© Prof. Renate Lüllmann-Rauch
News • Alternative ways
Plan B for cholesterol transport
Kiel biochemistry research team proves the existence of a previously unknown alternative cholesterol transport mechanism inside cells
Cholesterol is a vital cell building block in humans and animals, and an integral part of the so-called cell membrane. This boundary layer separates the interior of the cell from the neighbouring cells and the surrounding environment. By means of certain proteins, it ensures that various chemical messengers can enter or exit the cell. In addition, cholesterol is the precursor of various hormones and bile acids. The level of cholesterol in the blood is also associated with numerous diseases, in particular of the cardiovascular system, but also with the very rare but particularly serious so-called lysosomal storage disorders.
For many years, researchers at the Institute of Biochemistry at Kiel University (CAU) have been investigating areas such as the intracellular transport of cholesterol, and which processes and proteins are involved in this. Thus, in 2013 they succeeded in characterising a protein which is centrally involved in these processes, the so-called LIMP-2 protein, and described its molecular blueprint. The resulting spatial model of the protein surprisingly revealed a tunnel structure, which in line with other proteins indicated a possible transport function of LIMP-2. In research work conducted jointly with international colleagues, including from Zhejiang University and the University of Helsinki, the Kiel research team has now proven the involvement of the LIMP-2 protein in cholesterol export from lysosomes, the cell organelles which break down many kinds of biomolecules. Thus, the researchers described a previously unknown method of cholesterol reduction inside cells. The scientists recently published their findings in the scientific journal Nature Communications.
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The key focus of the Kiel biochemistry research team led by Professor Paul Saftig is the role of lysosomes. These organelles in human and animal cells are responsible for the transport as well as the conversion and degradation of various substances, including cholesterol. It was already known that a particular protein is responsible for the transport of cholesterol from the lysosomes. "The striking tunnel structure of our newly characterised protein grabbed our attention," said biochemist Saftig regarding the starting point of the current research. "Through our experiments, we have now been able to confirm that LIMP-2 is actually responsible for an alternative mechanism of cholesterol transport," continued Saftig.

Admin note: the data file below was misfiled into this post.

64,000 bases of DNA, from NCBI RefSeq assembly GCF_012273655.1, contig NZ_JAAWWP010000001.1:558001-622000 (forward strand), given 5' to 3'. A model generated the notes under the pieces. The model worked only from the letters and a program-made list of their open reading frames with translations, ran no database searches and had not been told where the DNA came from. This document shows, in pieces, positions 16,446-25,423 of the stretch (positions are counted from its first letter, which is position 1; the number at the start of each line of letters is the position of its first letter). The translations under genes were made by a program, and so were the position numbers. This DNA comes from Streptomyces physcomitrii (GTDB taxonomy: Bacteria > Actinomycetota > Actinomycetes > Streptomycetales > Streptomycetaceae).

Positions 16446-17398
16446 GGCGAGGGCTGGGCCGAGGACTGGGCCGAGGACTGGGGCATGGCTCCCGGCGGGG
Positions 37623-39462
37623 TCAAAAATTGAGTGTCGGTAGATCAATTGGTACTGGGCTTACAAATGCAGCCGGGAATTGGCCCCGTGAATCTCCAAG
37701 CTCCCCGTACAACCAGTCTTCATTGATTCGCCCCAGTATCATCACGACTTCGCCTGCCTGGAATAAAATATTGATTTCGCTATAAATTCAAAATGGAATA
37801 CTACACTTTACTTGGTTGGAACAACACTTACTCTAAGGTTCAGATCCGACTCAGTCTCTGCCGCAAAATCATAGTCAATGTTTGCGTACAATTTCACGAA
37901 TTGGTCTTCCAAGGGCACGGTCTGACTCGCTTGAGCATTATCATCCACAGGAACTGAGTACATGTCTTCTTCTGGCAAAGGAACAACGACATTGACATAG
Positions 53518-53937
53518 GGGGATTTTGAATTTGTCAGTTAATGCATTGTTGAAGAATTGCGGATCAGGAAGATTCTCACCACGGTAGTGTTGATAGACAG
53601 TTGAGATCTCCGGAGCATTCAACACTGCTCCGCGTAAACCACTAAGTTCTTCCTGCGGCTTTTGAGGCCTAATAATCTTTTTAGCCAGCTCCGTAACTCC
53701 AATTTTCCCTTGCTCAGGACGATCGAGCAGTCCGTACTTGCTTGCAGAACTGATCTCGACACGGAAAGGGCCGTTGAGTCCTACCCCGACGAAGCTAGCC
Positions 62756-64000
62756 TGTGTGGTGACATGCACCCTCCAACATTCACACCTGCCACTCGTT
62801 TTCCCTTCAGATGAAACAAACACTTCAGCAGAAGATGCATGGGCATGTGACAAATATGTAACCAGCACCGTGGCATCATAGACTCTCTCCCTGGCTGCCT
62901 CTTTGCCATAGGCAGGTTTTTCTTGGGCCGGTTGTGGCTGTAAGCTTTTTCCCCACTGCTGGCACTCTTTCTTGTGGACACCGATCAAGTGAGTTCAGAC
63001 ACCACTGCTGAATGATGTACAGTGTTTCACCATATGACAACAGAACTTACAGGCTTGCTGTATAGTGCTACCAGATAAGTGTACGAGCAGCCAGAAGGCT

The international research team obtained evidence for the function of the LIMP-2 protein tunnel using various methods. With light microscopic analysis, the researchers were able to essentially catch the cholesterol 'red-handed': thanks to a fluorescent marking, it could be seen leaving the tunnel. In addition, electron microscope images even showed how cholesterol accumulates in certain nerve tissues as soon as the LIMP-2 pathway is not available. A functional gene analysis also revealed that the deactivation of the genetic information responsible for the LIMP-2 protein led to a disruption of the cellular cholesterol balance. In this case, the cells increasingly activate signals which indicate a cholesterol deficit that could lead to a problematic accumulation of cholesterol, which may be involved in the pathogenesis.
“In our new work, we were able to describe an additional pathway which is involved in cholesterol regulation," said Saftig regarding the importance of the new publication. "The increasingly precise understanding of the cellular transport and distribution processes will help us in future to find starting points for new treatments," continued Saftig. Therefore, the scientists hope in particular to be able to develop drugs to combat the lysosomal storage disorders. In a follow-up step towards this goal, the Kiel researchers initially want to clarify all the different functions of the seemingly redundant pathways in the intracellular transport of cholesterol.
Since 1986, the CAU has shared a partnership with Zhejiang University in Hangzhou, eastern China, involving student exchanges as well as regular scientific cooperation. The new biochemical findings are also a result of this German-Chinese cooperation, which particularly benefits the early career researchers involved: two of the authors completed reciprocal stays abroad at each other’s partner university, and worked on the research topic both in Kiel and in Hangzhou. This piece of work is therefore an example of how intensive international research collaboration can advance fundamental research, and potentially also its translation, for example into therapeutic applications.
Source: Kiel University (CAU)